Even if no warrant has been issued, officers may still issue you with a summons, provided the court date given is a minimum of two weeks in the future, not counting Sundays or public holidays. Then, if you fail to appear, you’re in contempt of court and a warrant will be issued.
Driving under the influence
There are strict procedures officers must follow in when they suspect you’ve been drinking and driving. Haslam says to take note of the following:
If an officer asks whether you have been drinking and you have, say so. It’s up to the breathalyser to show whether you’re over the limit - but if you lie and the breathalyser suggests otherwise it will work against you in court.
You may not unreasonably refuse to be breathalysed. If your blood-alcohol level is above the legal limit (0.05g/dl), you will be taken to a mobile unit, clinic or hospital for blood to be drawn.
You have the right to insist on the use of sterile, clean equipment (opened in front of you) for drawing blood. If you don’t believe these health standards are being met, you may refuse to have blood taken until the situation is remedied.
You can also call your own doctor, provided they can get there within the two-hour limit; if the prosecution intends relying on the results of the blood samples to prove the case, these blood samples have to be taken within two hours of you being stopped, so keep an eye on the time.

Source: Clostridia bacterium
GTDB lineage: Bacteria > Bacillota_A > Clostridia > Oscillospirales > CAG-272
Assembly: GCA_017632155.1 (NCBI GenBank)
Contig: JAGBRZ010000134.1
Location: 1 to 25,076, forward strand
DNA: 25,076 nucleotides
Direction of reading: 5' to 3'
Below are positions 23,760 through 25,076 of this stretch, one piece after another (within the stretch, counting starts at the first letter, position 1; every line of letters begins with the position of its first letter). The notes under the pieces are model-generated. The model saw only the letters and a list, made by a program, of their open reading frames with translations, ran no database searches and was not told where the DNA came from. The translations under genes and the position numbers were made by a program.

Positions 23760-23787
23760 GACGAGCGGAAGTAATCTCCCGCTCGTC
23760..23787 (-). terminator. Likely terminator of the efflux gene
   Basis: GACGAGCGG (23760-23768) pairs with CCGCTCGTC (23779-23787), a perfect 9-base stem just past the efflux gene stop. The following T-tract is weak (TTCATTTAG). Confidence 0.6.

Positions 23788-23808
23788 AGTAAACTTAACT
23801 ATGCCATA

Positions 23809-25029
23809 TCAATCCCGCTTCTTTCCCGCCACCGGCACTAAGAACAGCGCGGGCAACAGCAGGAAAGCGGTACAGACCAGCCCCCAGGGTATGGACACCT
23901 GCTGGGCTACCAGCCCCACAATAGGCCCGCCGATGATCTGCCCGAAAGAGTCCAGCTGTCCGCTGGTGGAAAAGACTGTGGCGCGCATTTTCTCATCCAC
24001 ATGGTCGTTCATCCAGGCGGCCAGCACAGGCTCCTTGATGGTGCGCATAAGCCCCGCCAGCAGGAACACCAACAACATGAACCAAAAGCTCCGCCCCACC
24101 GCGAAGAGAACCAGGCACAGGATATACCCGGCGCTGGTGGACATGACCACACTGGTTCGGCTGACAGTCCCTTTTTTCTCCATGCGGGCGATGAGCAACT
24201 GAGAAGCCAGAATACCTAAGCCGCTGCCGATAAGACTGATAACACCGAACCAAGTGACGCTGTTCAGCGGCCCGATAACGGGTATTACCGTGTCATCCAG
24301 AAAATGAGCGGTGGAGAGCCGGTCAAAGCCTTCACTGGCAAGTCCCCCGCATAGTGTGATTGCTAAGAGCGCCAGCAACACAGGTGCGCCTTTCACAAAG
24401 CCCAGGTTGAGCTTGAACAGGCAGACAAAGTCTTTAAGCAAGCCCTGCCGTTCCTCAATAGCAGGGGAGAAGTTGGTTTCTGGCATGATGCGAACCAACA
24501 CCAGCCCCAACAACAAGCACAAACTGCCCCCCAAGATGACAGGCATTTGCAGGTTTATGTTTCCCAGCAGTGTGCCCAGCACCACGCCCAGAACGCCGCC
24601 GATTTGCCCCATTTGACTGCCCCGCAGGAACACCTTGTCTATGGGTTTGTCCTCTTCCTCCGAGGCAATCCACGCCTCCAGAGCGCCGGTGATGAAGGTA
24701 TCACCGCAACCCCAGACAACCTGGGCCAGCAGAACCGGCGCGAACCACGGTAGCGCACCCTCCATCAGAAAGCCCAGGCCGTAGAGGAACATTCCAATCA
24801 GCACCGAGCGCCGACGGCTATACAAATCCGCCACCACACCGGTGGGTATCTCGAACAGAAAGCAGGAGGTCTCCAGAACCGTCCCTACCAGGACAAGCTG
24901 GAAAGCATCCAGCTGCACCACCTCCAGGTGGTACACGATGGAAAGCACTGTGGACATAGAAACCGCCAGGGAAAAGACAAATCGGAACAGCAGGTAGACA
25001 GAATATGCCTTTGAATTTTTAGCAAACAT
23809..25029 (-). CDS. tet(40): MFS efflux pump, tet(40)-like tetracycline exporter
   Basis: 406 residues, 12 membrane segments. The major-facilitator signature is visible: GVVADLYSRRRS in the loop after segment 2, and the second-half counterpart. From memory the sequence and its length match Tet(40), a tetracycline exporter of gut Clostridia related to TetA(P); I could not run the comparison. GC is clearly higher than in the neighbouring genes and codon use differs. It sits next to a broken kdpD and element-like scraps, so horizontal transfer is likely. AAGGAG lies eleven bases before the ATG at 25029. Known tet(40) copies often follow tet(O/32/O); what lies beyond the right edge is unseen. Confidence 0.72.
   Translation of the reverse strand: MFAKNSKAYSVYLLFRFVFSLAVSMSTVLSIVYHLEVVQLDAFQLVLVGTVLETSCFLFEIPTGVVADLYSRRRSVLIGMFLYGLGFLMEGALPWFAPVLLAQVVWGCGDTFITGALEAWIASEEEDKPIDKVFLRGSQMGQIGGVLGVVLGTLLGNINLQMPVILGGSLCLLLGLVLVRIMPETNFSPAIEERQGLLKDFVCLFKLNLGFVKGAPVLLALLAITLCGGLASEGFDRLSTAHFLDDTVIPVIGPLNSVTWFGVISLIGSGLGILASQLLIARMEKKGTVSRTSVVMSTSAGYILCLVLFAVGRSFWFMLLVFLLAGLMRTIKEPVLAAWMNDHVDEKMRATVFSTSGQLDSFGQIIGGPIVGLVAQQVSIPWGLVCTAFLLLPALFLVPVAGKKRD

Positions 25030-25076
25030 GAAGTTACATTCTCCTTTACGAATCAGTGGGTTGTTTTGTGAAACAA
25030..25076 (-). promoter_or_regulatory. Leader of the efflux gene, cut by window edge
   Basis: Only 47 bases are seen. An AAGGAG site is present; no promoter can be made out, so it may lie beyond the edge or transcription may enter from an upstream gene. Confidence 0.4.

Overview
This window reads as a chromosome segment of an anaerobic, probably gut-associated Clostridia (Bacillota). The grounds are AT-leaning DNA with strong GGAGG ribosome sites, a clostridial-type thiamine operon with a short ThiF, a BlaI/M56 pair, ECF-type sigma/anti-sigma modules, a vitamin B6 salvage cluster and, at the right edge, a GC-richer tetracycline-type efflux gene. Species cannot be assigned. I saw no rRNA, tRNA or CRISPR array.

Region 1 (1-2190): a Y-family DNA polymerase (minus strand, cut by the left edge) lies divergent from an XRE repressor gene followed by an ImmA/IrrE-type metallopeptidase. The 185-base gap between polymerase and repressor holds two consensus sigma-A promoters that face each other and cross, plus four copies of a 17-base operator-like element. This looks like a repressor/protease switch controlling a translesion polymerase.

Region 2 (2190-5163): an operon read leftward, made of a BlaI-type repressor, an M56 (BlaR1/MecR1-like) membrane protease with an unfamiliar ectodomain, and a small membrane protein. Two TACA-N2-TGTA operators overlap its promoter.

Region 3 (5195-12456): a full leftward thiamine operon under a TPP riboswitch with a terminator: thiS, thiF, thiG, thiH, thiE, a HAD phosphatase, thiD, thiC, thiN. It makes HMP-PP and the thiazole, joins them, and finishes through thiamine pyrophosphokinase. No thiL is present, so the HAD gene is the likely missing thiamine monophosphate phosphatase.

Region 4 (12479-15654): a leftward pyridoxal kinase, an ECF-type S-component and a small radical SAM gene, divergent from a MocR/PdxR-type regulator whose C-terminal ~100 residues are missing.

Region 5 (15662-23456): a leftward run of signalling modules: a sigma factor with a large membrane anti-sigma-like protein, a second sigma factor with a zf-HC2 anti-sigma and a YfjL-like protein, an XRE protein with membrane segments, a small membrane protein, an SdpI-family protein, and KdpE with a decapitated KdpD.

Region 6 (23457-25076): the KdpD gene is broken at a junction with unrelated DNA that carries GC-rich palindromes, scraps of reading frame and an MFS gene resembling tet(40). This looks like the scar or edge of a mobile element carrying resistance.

A police officer should stay present when your blood is being taken.
You may be detained while your case is being processed, but you should be detained with others of your own gender only.
If you are arrested
You must be told your rights immediately.
You must be taken directly to the nearest station.
You have the right to appear in court within two days.
You can apply for bail at the station, unless you are being held for a serious offence.
You still have the right to be treated professionally and with respect for your human dignity.
Unlawful arrests and police brutality
Haslam says that unfortunately, unlawful arrests and police brutality are a common occurrence in South Africa.
“If you are ever a victim of unlawful, injurious behaviour, such as in the video below, you may have grounds to launch a personal injury case of police brutality or unlawful arrest against the South African Police Services or the Metropolitan Police Department in your city.”
To successfully claim damages, Haslam says that it’s important to begin the claim process as soon as possible after an assault or wrongful arrest occurs, because there are cut-off times to factor in.
“To prepare, you should aim to gather: the names of the offending officers; witness(es) names and contact details; any relevant medical reports and invoices; and photographs of any visible injuries,” she adds.
If you believe you or another person is being badly treated or bullied by police or traffic officers, she says that it can help to get video or photo evidence.
“However, be sure to consider your safety if doing so at the scene - trying to film the actions of the police could make you more of a target,” she warned.
For more information visit the DSC Attorneys website.